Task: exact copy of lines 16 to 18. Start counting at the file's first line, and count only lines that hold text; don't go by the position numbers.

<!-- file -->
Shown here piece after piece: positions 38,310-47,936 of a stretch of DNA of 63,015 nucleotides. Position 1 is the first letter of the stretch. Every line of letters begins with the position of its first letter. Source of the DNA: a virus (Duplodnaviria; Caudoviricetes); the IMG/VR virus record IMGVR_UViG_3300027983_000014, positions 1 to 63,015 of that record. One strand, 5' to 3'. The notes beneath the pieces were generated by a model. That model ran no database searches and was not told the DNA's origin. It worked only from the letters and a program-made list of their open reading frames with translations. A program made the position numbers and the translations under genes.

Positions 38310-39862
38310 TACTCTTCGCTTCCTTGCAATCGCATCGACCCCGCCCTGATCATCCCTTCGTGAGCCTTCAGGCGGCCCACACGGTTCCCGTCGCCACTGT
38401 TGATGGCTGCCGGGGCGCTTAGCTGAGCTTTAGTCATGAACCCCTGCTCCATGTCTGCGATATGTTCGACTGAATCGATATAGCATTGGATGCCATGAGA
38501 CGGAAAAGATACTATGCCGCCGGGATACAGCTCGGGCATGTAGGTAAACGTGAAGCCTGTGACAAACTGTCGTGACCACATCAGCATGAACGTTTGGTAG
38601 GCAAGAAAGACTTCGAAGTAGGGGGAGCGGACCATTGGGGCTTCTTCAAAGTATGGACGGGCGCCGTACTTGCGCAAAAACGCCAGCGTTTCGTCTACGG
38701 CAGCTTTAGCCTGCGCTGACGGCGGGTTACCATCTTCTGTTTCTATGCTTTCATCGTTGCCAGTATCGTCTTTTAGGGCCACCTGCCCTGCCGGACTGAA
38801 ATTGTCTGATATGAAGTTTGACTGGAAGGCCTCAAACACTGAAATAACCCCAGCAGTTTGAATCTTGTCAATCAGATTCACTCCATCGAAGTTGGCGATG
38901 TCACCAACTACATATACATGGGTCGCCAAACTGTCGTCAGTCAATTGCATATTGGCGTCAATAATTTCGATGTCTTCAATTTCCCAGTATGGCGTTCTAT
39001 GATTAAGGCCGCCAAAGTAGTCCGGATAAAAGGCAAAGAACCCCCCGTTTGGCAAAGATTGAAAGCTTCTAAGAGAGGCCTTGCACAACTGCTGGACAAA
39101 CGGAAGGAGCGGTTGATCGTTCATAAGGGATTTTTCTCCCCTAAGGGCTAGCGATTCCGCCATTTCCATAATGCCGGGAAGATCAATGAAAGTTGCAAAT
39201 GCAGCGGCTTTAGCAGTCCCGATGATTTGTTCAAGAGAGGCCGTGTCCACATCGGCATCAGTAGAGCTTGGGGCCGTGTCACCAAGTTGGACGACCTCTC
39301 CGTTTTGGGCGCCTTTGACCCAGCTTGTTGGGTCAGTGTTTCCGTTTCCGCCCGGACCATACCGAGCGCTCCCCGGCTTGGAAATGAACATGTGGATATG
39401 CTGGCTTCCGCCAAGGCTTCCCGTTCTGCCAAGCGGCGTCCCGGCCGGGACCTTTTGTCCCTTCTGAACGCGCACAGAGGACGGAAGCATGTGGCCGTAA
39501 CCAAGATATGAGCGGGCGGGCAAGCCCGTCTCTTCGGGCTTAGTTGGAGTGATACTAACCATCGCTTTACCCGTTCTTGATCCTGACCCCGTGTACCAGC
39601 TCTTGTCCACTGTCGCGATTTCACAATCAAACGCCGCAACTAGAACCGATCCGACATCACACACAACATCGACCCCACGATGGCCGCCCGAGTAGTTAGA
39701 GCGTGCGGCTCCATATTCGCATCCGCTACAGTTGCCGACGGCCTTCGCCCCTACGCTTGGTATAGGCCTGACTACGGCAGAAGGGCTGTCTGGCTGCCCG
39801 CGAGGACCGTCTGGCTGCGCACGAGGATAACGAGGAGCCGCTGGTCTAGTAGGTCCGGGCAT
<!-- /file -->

39601 TCTTGTCCACTGTCGCGATTTCACAATCAAACGCCGCAACTAGAACCGATCCGACATCACACACAACATCGACCCCACGATGGCCGCCCGAGTAGTTAGA
39701 GCGTGCGGCTCCATATTCGCATCCGCTACAGTTGCCGACGGCCTTCGCCCCTACGCTTGGTATAGGCCTGACTACGGCAGAAGGGCTGTCTGGCTGCCCG
39801 CGAGGACCGTCTGGCTGCGCACGAGGATAACGAGGAGCCGCTGGTCTAGTAGGTCCGGGCAT